Intro

The Team Group PD1000 Portable USB 3.2 Gen 2 512GB SSD Review – External USB 3.2 Type-C vs. Internal SATA III SSDs vs. SSHD vs. PCIe NVMe for Gaming

The Team Group PD1000 is an external portable USB 3.2 Gen 2 drive that may be suitable for gamers who may wish to install Win 10 and launch games from it instead of from an internal hard drive (HDD) or SSD.  We are going to test the PD1000 review unit that we received from Team Group and compare its performance versus eight other drives to see if an external drive is an option for gaming.

We have six SSDs (Solid State Drives) in BTR’s flagship PC with more than 3TB of total storage for games, and yet we always need more capacity.  Using a HDD or a Solid State Hard Drive (SSHD) is out of the question because of how slowly they load games and levels compared to SSDs.  Since USB 3.2 Gen 2 “super speed” is an upgrade over USB 3.0 with speeds to 10Gbps, it may be suitable to use the PD1000 as a primary operating system (OS) drive or for launching and playing games.  It may be more convenient to simply plug the PD1000 into a USB port rather than to open up the PC, and this can be ideal for notebook gaming.

BTR previously used two identical 480GB Team Group L5 LTE SSDs as boot drives – one for AMD and one for NVIDIA – which have been recently upgraded to two 1TB Team Group MP33 NVMe2 PCIe 3.0 SSDs.  Primary storage for our 50 PC games and 25 VR games are provided by enterprise SATA III SSDs: a 1.92TB SanDisk SSD and a 2TB Micron 1100 SSD.  In addition, we also use a T-FORCE Vulcan SATA 500GB SSD and a 512GB DELTA MAX for additional storage, plus two 2TB Seagate FireCuda SSHDs which are relegated to backup duty.

For this review, we are going to compare the performance of eight drives to the portable Team Group 512GB PD1000 SSD which is $79.99 at Newegg; the MSRP is around $99. As a price comparison, the entry-level Team Group PD400 480GB USB 3.2 portable SSD has been on sale recently for $59.99 at Amazon but the suggested price is $77.03.

Above are the nine drives that we are comparing

The T-FORCE Vulcan 500GB SATA III SSD can be found for $65.99; the DELTA MAX 500GB SATA III SSD is $89.99; the Kingston A1000 480GB NVMe SSD is overpriced at $106 but it has been replaced by the A2000; the Liquid CARDEA NVMe2 512GB drive is $110; the 480GB Team Group L5 SSD is $59.98; and a 2 TB FireCuda SSHD sells for $129 which is a 7200 rpm Seagate HDD coupled with 8 GB of flash drive. SSD pricing appears to be going up.

First, a warning.  Be cautious about upgrading to the Windows 10 May Update 2004. It diminished performance in some benchmarks over version 1909.  PCMark 10’s score dropped by 10% compared to version 1909, so we reverted to an earlier disk image.  Since we have changed our motherboard from Z370 to Z390, we repeated many benchmarks so our readers have the very latest information, although it was not necessary.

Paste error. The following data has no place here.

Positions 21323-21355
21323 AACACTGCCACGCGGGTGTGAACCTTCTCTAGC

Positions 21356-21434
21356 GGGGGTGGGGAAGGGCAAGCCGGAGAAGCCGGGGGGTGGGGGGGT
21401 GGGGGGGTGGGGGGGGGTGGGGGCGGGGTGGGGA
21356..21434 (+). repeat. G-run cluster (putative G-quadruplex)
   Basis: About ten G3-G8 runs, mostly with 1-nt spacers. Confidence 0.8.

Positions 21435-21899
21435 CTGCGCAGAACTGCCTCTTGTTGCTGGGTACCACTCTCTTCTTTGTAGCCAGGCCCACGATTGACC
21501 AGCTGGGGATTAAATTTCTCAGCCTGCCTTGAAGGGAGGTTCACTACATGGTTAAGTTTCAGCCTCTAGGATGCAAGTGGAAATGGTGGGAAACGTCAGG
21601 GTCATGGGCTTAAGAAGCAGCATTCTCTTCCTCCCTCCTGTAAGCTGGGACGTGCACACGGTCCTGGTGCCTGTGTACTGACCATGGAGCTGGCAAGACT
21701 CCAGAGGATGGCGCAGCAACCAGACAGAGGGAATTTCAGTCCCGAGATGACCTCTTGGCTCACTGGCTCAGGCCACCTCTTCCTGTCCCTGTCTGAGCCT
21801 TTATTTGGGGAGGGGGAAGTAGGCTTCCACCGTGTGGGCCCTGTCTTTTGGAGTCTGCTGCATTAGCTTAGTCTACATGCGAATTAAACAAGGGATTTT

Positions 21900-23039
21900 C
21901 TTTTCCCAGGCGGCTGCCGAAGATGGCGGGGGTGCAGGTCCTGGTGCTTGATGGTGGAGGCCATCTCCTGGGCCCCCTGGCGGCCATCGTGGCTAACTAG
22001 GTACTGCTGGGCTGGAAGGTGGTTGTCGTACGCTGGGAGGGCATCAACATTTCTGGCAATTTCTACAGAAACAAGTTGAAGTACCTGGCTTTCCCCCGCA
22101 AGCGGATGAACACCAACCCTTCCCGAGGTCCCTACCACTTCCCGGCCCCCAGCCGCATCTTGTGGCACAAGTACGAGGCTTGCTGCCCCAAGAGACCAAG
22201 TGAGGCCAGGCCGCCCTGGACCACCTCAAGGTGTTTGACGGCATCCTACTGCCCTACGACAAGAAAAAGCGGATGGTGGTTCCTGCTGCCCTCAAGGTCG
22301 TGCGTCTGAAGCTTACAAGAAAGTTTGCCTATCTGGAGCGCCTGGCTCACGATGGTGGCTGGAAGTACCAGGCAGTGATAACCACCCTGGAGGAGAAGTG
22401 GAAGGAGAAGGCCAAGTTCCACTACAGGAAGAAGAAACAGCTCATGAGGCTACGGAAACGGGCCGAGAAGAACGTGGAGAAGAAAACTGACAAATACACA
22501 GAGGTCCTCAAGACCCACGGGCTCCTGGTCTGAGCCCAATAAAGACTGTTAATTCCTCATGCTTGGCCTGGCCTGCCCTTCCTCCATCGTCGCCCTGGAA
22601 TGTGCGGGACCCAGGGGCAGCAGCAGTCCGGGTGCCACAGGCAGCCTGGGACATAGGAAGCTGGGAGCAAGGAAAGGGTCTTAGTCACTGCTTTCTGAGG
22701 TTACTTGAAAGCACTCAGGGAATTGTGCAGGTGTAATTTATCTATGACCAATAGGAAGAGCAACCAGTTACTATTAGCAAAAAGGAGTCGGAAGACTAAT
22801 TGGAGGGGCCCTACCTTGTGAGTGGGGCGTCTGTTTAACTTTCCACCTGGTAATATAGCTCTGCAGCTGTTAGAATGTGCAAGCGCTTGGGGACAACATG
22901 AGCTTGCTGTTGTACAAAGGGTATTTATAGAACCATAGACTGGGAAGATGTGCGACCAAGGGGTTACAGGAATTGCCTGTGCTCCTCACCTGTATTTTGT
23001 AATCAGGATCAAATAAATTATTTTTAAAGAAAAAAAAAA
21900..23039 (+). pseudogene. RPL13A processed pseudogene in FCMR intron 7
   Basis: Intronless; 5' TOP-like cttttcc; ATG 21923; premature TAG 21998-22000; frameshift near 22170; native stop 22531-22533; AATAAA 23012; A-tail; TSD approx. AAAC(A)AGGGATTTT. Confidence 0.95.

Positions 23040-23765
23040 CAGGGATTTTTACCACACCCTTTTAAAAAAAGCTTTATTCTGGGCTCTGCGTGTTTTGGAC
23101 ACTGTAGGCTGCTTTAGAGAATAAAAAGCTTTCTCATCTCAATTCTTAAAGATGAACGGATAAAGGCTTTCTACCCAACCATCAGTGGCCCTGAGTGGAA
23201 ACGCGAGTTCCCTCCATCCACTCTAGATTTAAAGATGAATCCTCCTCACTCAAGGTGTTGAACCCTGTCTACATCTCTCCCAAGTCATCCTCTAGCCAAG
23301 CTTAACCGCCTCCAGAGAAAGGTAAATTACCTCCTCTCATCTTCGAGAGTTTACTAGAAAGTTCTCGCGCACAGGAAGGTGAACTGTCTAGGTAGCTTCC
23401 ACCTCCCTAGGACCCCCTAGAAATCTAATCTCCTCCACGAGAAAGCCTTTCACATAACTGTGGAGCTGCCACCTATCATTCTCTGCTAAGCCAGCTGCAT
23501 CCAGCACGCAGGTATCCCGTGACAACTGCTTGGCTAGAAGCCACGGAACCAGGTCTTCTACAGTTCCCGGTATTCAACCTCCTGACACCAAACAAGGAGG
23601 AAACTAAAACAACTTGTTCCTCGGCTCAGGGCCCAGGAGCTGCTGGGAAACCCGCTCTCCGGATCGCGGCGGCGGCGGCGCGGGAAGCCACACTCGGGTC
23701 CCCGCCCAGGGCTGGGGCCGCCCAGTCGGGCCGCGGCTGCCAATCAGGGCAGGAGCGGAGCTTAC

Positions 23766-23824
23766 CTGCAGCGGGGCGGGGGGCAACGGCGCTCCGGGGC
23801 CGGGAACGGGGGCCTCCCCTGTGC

BTR’s test setup uses Windows 10 64-bit featuring an Intel Core i7-8700K overclocked to 4.8GHz for all cores as set in the ASRock Z390 Extreme 4 motherboard’s BIOS, and 16 GB of T-FORCE XTREEM DDR4 at 3866MHz. The settings and hardware are identical except for the nine drives being tested, and the graphics are powered by a RTX 2060 SUPER Founders Edition (FE).

We benchmark with all of our drives at less than 80% capacity, and in addition, all of the drives have been in use for months except for the portable Team Group PD1000 SSD which has been “dirtied” using IOmeter, so our benchmarking tends to give more real world performance results over using brand new drives.

Here are the features and specifications of the Team Group PD1000 portable SSD taken directly from Team Group’s website.

FEATURES

  • Great business appearance and excellent heat dissipating performance
  • USB 3.2 Gen 2 super speed+ file transfer
  • Certified military grade drop resistance
  • IP68 waterproof, dustproof and pressure proof certification
  • Supports multiple platform devices

Specifications

All of the details can be found on the Team Group website. The IP68 rating is not explained there, but it means that the PD1000 is “Protected from total dust ingress” as well as “The equipment is suitable for continuous immersion in water under conditions which shall be specified by the manufacturer”.  Team Group specifies:

“Different from the dust plug design on the market, PD1000 comes with a complete covering. It can withstand 1 meter underwater for 60 minutes, completely isolate dust from entering, and withstand the weight of 1,600KG to protect your precious data.”

So as long as its included dust plug is inserted properly, you can probably take it with you while swimming although a large shark could damage it, and diving below 1 meter is not recommended.  Interestingly, Team Group also told us that “It can have IP68 proof effect even if without the dust plug.”

Important key highlights are that the PD1000 external SSD is fast, durable, lightweight, shock resistant, uses very little power, and it is backed by Team Group’s 3-year warranty. Since USB 3.2 Generation 2 can reach speeds of up to 10Gbps, data transfers are usually faster than SATA III SSD speeds.

The PD1000 is compatible with Android, Mac OS, and Windows, and it supports hot swap so it can be connected to PCs, tablets, and notebooks without installing additional drivers.  In addition, any heat generated by the internal SSD is transferred to the entire aluminum case which means that while in use it gets warm, but never hot.

The specifications look great for a portable external SSD. Let’s take a closer look by unboxing the Team Group PD1000 next.